the athletes as to what they're getting in at this point.
"It's very easy right now to sit
inside and eat and get out of shape," he added. "I'm hoping that's
not what they're doing."
The Celtics roster contains six
seniors, although Anderson believes three of those athletes could
return for the next school year with their additional eligibility.
He also plans to supplement the roster with seven or eight new
recruits for next season, although the suspension of the high
school season in Pennsylvania means that he likely won't find a few
more late bloomers to add to the program.
"It is a blow, in that I don't get a
chance to see a lot of these high school athletes compete during
their senior year," Anderson revealed.
As for Anderson himself, he's in
uncharted territory this spring.
"I've pretty much been coaching
since I stopped competing myself in 1988. This is the first hiatus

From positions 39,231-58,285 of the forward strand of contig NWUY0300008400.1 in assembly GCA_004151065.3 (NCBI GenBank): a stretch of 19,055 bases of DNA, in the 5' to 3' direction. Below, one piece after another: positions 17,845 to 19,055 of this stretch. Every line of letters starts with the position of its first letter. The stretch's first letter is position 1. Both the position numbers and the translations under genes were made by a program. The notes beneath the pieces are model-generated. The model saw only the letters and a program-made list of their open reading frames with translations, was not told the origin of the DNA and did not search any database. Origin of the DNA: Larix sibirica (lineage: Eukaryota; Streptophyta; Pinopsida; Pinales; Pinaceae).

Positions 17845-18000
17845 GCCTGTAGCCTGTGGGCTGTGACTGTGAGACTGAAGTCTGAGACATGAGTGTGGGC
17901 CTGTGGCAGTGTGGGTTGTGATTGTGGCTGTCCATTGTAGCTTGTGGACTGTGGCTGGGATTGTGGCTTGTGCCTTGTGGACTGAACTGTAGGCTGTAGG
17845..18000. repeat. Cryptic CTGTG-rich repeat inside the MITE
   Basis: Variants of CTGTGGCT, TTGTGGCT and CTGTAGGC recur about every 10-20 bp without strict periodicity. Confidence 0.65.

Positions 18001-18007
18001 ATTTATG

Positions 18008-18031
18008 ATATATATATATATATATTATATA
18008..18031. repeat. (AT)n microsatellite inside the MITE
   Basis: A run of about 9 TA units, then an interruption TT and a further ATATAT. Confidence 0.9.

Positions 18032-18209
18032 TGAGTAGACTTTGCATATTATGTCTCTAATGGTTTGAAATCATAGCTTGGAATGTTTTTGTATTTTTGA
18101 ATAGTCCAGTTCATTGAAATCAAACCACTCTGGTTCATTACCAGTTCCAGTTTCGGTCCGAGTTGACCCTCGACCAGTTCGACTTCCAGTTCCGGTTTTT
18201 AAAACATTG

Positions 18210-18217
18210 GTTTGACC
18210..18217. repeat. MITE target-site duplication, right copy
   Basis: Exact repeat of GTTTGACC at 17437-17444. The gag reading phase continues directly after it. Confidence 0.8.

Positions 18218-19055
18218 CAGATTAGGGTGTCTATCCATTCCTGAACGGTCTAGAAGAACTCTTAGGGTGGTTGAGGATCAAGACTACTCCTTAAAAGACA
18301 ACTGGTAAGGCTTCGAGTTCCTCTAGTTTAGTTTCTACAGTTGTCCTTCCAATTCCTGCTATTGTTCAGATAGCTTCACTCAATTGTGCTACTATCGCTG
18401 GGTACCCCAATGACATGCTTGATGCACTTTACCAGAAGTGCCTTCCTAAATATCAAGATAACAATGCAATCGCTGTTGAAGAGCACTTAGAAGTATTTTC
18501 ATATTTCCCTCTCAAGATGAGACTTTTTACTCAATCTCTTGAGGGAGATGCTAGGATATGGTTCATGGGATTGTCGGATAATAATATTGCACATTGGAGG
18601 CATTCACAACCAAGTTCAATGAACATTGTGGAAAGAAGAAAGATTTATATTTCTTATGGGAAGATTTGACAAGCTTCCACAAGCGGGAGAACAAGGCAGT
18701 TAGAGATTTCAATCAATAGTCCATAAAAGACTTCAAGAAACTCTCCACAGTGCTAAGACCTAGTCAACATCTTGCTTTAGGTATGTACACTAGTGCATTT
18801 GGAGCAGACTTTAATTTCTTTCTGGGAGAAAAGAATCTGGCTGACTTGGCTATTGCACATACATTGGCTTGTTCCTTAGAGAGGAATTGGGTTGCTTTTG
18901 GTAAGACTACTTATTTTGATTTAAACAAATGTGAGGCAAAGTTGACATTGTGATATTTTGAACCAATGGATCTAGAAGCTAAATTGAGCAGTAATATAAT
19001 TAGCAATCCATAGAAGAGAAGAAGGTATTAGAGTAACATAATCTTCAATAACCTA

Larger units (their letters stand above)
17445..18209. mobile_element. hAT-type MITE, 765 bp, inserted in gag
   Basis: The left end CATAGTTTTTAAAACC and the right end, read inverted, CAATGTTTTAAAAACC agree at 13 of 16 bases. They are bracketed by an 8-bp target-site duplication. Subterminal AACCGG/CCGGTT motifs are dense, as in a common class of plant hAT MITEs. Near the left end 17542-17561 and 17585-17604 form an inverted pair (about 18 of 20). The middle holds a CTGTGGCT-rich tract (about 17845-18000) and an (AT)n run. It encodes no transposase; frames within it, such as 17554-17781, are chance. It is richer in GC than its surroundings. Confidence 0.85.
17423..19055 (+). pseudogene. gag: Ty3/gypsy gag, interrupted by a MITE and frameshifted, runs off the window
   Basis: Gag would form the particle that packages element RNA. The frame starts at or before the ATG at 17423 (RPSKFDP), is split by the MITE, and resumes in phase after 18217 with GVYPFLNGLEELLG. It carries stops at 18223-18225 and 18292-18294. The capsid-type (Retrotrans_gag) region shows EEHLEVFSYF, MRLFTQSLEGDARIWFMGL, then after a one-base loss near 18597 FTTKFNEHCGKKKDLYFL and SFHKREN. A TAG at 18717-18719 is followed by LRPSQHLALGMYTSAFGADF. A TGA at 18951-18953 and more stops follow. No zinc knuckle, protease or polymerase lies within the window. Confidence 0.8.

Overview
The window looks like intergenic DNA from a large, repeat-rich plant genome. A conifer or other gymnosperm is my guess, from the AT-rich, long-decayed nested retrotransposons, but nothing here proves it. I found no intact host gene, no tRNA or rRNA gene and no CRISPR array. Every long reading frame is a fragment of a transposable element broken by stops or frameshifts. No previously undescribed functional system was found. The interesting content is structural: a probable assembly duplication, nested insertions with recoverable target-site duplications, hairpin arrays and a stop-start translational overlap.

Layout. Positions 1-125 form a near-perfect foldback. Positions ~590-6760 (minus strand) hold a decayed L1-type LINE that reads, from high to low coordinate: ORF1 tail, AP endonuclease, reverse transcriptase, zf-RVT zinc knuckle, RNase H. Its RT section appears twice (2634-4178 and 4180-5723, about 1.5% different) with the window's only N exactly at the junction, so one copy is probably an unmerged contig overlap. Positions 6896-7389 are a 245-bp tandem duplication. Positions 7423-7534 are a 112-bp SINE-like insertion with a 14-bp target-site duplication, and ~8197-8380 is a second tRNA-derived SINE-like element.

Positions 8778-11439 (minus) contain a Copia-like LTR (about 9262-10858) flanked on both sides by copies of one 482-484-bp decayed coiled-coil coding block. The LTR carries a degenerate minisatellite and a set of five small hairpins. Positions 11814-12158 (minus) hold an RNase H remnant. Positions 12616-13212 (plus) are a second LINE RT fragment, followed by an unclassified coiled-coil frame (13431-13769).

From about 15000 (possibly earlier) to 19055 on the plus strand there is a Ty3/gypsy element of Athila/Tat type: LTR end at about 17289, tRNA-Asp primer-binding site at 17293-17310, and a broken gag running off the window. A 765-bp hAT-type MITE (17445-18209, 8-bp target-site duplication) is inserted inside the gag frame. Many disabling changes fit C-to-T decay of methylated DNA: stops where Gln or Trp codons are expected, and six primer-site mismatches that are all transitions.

I've really had," he said. "I'm not the type of person who likes to
be in. I like to be out and about and socializing, and that's kind
of hard right now."
One activity Anderson plans to
pursue with his abundance of free time this spring and summer is
Unfortunately for the Celtics golf
team, playing competitively is no longer a possibility this season.
After three outdoor practices, the Celtics were gearing up for the
first tri-match of the spring season on March 21 against rival
Point Park University and Grove City College.
"Any competitor is going to be
disappointed when something that they worked hard for isn't going